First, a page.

The Federal workforce is presently undergoing significant changes in size. Many federal agencies are shifting their workforce. In some instances, this has led to the Federal government to provide incentives for Federal employees to retire early. This article focuses on these incentives and considerations in taking federal agencies up on these potential options.
One of the more usual types of federal employee retirement matters that our firm handles involves the representation of federal employees in the disability retirement process before various federal agencies and the Office of Personnel Management (OPM). Federal employees thinking about filing for disability retirement should consider the following issues as they debate whether or not to proceed with an application for disability retirement.
We are often asked about the proper way in which to initiate an Equal Employment Opportunity (EEO) complaint by federal employees against their federal agencies. A current or former federal employee or applicant for federal employment who believes he or she has been discriminated against because of his or her race, color, religion, sex, national origin, age or physical or mental disability, genetic information, sexual orientation or in retaliation for past EEO activity or for opposition to discrimination may file an EEO complaint against the federal agency involved.
Our law firm consults with federal employees who have questions about potential issues with their security clearance, either in obtaining one or in keeping it. We advise and represent federal employees at all stages of the clearance process. A prospective client often has many questions about the timing of hiring a security clearance lawyer in the federal sector process. In sum, we usually advise federal employees that the earlier an attorney experienced in the federal employee security clearance process is consulted, the better. Typically, when an issue is evaluated and addressed, head on by a federal employee, it can help to provide a better potential outcome. Continue reading →
In the course of discrimination and termination cases involving federal employees, we are often asked about the concept of constructive discharge, also known as constructive termination or removal. Many federal employees ask what a constructive discharge or constructive removal is and whether it may apply to their case. The best way to describe a constructive discharge claim is as follows: a constructive discharge is a forced resignation or retirement by involuntary means.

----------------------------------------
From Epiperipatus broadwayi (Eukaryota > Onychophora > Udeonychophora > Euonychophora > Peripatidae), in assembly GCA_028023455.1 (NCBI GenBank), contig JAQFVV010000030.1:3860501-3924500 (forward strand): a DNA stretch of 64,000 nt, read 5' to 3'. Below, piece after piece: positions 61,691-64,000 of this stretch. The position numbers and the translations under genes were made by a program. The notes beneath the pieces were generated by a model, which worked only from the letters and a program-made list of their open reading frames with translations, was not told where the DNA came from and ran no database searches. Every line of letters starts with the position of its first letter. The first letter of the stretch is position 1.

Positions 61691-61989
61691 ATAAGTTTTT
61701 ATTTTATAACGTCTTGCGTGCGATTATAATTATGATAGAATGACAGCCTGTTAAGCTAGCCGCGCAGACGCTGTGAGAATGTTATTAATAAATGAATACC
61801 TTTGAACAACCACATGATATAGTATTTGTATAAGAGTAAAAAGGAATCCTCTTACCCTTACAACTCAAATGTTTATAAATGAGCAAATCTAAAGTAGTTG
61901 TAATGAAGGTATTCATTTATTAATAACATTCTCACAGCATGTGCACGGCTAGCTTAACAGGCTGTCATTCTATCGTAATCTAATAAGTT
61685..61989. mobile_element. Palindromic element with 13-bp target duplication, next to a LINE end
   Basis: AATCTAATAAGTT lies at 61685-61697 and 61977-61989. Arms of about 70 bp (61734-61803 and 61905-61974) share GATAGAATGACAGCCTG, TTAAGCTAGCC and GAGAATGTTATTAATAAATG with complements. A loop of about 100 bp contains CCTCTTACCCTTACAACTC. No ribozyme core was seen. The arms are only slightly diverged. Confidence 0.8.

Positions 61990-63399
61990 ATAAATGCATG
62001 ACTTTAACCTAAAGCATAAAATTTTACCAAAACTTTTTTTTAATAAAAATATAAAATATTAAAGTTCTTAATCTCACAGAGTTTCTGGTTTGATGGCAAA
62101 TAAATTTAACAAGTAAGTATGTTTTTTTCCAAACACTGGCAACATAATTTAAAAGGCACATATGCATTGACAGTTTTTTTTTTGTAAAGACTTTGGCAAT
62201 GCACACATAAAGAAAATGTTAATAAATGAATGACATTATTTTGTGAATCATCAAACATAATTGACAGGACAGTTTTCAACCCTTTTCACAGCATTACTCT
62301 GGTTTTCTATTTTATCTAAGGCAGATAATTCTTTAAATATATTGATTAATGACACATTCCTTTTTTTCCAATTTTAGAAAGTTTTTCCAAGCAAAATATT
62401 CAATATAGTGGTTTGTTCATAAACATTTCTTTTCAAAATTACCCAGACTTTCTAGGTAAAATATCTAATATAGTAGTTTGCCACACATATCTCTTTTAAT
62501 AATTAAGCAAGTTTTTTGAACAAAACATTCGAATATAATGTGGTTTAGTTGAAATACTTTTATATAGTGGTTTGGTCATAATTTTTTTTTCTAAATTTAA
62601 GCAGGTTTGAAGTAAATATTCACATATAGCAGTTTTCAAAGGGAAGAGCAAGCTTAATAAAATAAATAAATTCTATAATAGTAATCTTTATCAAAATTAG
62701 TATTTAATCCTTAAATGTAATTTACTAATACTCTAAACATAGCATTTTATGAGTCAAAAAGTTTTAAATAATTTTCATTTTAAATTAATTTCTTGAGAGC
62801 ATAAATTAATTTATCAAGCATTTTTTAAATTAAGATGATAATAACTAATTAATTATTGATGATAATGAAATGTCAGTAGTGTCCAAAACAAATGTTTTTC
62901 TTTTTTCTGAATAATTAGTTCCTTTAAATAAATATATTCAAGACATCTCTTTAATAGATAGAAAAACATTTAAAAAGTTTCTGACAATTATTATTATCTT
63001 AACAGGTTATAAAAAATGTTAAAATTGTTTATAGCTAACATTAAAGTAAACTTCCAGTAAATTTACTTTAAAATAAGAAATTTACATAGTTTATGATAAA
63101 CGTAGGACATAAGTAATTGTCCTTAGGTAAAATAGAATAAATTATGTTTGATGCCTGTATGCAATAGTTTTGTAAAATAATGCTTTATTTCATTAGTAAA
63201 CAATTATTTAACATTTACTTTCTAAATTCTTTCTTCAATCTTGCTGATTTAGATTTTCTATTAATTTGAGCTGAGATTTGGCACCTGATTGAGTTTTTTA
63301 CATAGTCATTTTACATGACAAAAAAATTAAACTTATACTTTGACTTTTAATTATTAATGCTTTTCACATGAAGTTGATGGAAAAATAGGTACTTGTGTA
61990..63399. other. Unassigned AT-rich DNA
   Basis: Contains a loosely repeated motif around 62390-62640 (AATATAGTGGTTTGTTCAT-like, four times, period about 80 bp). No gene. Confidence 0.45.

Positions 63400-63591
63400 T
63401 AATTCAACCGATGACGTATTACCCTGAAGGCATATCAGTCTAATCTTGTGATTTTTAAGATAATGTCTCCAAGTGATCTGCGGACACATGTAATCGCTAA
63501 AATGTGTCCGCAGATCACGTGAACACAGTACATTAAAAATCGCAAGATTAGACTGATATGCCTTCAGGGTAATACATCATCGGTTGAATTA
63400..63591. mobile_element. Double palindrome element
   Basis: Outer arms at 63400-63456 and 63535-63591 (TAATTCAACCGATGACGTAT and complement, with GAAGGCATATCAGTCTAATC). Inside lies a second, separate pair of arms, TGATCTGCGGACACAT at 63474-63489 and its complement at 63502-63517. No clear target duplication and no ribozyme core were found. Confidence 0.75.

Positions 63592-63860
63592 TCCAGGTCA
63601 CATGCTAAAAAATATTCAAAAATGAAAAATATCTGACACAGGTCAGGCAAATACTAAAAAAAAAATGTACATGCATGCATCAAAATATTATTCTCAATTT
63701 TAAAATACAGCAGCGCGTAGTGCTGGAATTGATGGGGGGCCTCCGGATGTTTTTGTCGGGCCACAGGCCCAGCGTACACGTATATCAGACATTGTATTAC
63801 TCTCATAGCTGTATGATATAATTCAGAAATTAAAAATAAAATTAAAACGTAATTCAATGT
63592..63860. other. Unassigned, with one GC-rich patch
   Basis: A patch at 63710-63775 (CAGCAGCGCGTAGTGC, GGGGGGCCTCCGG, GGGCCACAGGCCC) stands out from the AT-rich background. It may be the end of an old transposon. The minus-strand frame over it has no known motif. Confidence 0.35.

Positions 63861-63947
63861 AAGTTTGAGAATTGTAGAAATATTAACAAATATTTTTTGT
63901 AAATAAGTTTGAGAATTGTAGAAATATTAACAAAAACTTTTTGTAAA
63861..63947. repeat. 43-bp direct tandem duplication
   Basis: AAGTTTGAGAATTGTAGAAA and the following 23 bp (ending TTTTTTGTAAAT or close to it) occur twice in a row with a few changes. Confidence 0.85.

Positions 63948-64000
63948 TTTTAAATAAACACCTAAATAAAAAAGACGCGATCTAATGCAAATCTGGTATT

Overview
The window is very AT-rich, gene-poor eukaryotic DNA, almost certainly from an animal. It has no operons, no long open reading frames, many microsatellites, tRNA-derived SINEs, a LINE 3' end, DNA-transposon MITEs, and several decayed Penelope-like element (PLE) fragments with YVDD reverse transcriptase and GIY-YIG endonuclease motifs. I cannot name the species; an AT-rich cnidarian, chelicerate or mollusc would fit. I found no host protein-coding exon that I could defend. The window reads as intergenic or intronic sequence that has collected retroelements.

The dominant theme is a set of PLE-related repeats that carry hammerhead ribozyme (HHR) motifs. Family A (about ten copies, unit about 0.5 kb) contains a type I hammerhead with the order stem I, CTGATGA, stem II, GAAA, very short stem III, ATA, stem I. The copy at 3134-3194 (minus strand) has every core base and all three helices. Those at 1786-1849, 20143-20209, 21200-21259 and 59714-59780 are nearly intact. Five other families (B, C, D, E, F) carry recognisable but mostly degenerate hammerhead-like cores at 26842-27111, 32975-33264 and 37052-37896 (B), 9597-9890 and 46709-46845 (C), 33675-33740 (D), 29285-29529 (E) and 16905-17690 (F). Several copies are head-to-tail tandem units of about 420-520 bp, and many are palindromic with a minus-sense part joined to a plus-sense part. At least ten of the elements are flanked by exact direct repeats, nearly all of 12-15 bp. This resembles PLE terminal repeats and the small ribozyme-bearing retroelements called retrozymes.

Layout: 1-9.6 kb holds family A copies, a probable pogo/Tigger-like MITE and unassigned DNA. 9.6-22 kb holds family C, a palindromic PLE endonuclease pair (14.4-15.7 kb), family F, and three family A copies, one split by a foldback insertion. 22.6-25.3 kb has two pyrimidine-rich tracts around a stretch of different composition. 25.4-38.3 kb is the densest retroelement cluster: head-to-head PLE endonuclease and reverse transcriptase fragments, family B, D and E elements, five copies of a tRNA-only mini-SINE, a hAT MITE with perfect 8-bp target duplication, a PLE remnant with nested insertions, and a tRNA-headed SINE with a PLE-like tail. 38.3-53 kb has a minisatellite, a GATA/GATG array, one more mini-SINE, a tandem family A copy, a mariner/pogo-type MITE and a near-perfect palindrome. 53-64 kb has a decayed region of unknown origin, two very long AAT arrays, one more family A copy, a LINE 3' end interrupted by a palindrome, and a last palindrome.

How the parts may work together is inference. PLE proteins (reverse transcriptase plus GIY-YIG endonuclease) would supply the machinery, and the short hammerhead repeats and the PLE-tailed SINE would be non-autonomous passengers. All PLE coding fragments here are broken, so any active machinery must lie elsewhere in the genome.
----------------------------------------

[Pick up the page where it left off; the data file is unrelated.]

We are often asked by federal employees and applicants about how to file an Equal Employment Opportunity (EEO) complaint for discrimination, sexual harassment or retaliation. A federal employee has different options for filing an EEO complaint than a private sector employee (and shorter deadlines) so it is important to understand the basics in moving forward. Continue reading →
We often represent federal employees in federal agency initiated administrative investigations. When a federal employee is under investigation or suspects that they may be investigated in regards to misconduct, on or off duty, it is important to have a federal employment attorney represent and/or advise them through the process. Continue reading →
Our law firm represents federal employees who have been placed on a Performance Improvement Plan (PIP) relating to alleged poor performance. Federal employees should always be wary if they learn that a PIP is being recommended or considered as a means of correcting a federal employee’s work performance. In our experience, the issuance of a PIP almost always indicates the beginning of the removal or reassignment process for a federal employee. Federal employees, however, are usually told that a PIP is only designed to benefit them and make them better performers. This, unfortunately, is not the usual case.
Our law firm represents federal employees in federal employee grievance procedures. Most, if not all federal agencies have their own federal employee grievance procedures. Most of these procedures are similar but each agency may have their own twists that an employee should be aware of. Continue reading →
We represent and advise federal employees in the filing of Office of Special Counsel (OSC) complaints against their federal agencies and federal supervisors involved in such complaints. A number of issues can arise when an OSC complaint is contemplated that should be considered by a federal employee before proceeding. This article is a short summary of the OSC complaint process. Continue reading →